Published in JHH17.1 – Stories in medicine
Sir Luke Fildes’ famous painting The Doctor has always given me a warm feeling of gratitude to the artist for capturing on canvas this intimate, but tragic, moment. The painting was made in 1887 when general practice was very different to the way it is now. Yet the loneliness of the doctor amidst the distress of the family will be familiar to most doctors. I feel it still, despite having retired from practice as a GP 10 years ago. Using the visual language that he has mastered, Fildes has told us a story that rings true. Unsurprisingly, this image is still frequently used to portray the qualities of a good doctor. Yet, like most things in life, the reality is a little different.
In a carefully researched and eloquent article published in the British Journal of General Practice in 2008, the writer Jane Moore reveals the story behind the painting’s creation.
Sir Luke Fildes (1843–1927) was a well-known Victorian ainter of the social realist movement. He was a contemporary of Charles Dickens … and provided the illustrations for Dickens’ last novel The Mystery of Edwin Drood (1870). Although in his early career, Fildes made his name depicting the plight of the poor, like other painters of his era, most of his income came from painting portraits for wealthy clientele. This included Sir Cecil Rhodes and several members of the royal family.
Moore goes on to explain that The Doctor was commissioned by Sir Henry Tate for the then princely sum of £3,000. It is likely that this painting was at least in part inspired by Fildes’ memories of the tragic death of his own eldest son, Phillip, on Christmas morning, 10 years prior to the painting’s creation. Phillip was … ‘attended by a Dr Murray, who impressed Fildes with the care and attention he gave to his dying child’. Moore quotes other possible influences behind the painting, and then she goes on to describe how the painting was based on, what amounts to, a stage set in the artist’s London studio….
…where he had carefully constructed a cottage interior with the doctor “played by” a professional model who is thought to bear some physical resemblance to Fildes himself. Therefore, this picture, though based on a real event in the artist’s experience, was as fictional and romantic an
account of a doctor’s activity as that found in novels of the period which include George Elliot’s Dr Lydgate in Middlemarch… or even Mary Shelley’s Dr Frankenstein (1818).’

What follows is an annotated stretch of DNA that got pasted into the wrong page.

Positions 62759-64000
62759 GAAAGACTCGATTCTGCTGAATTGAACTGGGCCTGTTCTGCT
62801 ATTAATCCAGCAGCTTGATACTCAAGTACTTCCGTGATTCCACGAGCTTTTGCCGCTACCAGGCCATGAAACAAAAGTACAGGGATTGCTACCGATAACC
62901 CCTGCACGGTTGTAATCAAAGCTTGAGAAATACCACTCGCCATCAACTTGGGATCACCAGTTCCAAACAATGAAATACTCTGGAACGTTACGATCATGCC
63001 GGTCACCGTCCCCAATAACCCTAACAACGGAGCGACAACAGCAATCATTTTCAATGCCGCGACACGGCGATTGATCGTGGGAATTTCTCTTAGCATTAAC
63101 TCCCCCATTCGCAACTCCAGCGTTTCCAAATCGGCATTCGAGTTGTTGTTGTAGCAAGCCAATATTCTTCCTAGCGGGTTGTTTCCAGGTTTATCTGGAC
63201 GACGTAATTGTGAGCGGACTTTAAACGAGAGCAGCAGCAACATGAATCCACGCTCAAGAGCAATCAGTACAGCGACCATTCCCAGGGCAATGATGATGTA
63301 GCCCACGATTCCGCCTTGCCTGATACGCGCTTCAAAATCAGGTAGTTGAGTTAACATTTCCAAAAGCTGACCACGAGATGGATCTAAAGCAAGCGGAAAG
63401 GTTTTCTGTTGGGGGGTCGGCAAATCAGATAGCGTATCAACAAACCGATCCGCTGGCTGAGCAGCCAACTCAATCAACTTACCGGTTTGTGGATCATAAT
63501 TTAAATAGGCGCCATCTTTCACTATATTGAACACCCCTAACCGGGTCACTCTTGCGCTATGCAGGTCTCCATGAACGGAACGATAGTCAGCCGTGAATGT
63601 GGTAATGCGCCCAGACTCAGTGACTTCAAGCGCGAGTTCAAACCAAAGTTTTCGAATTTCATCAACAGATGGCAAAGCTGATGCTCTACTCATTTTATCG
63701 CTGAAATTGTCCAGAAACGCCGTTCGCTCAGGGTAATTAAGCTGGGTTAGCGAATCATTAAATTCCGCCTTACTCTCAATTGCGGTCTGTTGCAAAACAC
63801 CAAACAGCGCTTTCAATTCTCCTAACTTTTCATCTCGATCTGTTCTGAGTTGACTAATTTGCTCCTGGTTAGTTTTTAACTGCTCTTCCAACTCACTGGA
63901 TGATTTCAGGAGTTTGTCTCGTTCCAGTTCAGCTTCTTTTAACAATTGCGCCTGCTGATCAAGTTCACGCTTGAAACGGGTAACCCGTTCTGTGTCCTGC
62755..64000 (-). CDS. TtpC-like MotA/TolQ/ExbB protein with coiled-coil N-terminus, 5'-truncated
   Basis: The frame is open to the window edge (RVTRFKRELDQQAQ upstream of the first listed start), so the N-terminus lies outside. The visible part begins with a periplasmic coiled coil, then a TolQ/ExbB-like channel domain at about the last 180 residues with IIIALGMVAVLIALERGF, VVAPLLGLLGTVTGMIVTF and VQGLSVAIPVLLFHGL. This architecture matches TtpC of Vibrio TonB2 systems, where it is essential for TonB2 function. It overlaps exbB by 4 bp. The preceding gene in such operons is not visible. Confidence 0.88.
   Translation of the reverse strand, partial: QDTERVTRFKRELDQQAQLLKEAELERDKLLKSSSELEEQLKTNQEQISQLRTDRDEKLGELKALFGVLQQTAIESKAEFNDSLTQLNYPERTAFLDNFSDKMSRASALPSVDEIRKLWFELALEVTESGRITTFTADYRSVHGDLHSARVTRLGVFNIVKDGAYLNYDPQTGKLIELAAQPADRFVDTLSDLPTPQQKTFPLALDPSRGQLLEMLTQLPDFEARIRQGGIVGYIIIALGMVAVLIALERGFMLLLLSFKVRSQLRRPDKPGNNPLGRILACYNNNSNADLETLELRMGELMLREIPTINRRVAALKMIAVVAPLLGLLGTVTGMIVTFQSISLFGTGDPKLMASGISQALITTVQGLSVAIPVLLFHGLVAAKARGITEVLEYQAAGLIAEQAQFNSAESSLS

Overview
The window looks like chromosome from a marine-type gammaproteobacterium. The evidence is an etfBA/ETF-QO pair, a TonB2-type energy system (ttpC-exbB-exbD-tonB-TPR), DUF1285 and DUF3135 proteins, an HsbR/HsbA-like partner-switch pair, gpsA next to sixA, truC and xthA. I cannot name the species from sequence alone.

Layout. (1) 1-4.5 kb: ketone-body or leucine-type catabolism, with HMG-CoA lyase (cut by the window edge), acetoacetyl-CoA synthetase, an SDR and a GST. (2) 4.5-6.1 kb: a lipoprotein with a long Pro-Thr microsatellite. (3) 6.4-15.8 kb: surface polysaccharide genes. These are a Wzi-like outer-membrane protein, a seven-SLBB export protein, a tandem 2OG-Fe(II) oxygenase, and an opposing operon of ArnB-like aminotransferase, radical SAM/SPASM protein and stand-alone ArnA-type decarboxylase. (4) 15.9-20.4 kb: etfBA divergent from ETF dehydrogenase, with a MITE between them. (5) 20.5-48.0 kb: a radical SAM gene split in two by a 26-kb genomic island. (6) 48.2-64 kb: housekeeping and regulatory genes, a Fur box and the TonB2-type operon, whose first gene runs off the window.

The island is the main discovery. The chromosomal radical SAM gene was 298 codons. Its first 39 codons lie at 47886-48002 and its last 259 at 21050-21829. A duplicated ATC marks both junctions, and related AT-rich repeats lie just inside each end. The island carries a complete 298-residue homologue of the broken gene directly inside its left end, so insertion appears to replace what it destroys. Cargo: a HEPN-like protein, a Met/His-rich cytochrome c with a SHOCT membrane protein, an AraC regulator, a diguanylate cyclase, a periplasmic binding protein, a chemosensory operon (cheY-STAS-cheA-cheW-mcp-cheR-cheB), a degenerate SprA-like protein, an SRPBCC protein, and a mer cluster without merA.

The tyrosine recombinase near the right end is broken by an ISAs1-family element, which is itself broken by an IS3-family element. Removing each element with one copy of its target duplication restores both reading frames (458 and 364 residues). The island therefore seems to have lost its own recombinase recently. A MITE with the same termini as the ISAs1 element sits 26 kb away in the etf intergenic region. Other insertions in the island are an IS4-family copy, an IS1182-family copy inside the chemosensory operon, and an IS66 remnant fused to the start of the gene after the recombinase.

So have I ‘fallen prey’ to this artist’s fiction? Have I been drawn into an unrealistic and romantic idyll? I have been called ‘a romantic old sod!’ in the past, but surely, I must protest that there is more to medicine than academic knowledge, rapid availability and diagnostic skills! Emotional detachment soon becomes coldness, aloofness. If this is so, as I believe it to be, the challenge for the doctor becomes a balancing act: connected with the patient enough to form a therapeutic alliance, but detached enough to avoid being drawn into an unhealthy complicity.
Moore goes on to muse upon the apparent indulgence of the doctor in the painting: remaining with the stricken family when there is no medical treatment available, and effectively using his presence and his time to support them in their tragic plight. She contrasts this with the introduction of the NHS Direct
telephone consulting service in 1997, nine years before her article was written. Later, in 2014, this nursestaffed advice line was, in it’s turn, replaced by the NHS 111 service which seems to be aiming at minimising direct human contact. More recently, this is coinciding with the now widespread use of recorded advice
messages on GP appointment lines in England suggesting alternatives to a GP appointment. It seems to me that the key loss from all of this has been the minimising of the human relationship between the one who suffers and the real, live human being offering (whatever else they may be able to provide) a caring contact. Of course, this is the very service depicted by Fildes in his painting, and by the caring Dr Murray attending the premature illness and death of Fildes’
own son. The endurance of these bedside scenes surely tells us that caring human contact really matters.
End note: The painting can still be seen hanging in the Tate Britain Gallery in Central London. You can see the picture at https://commons.wikimedia.org/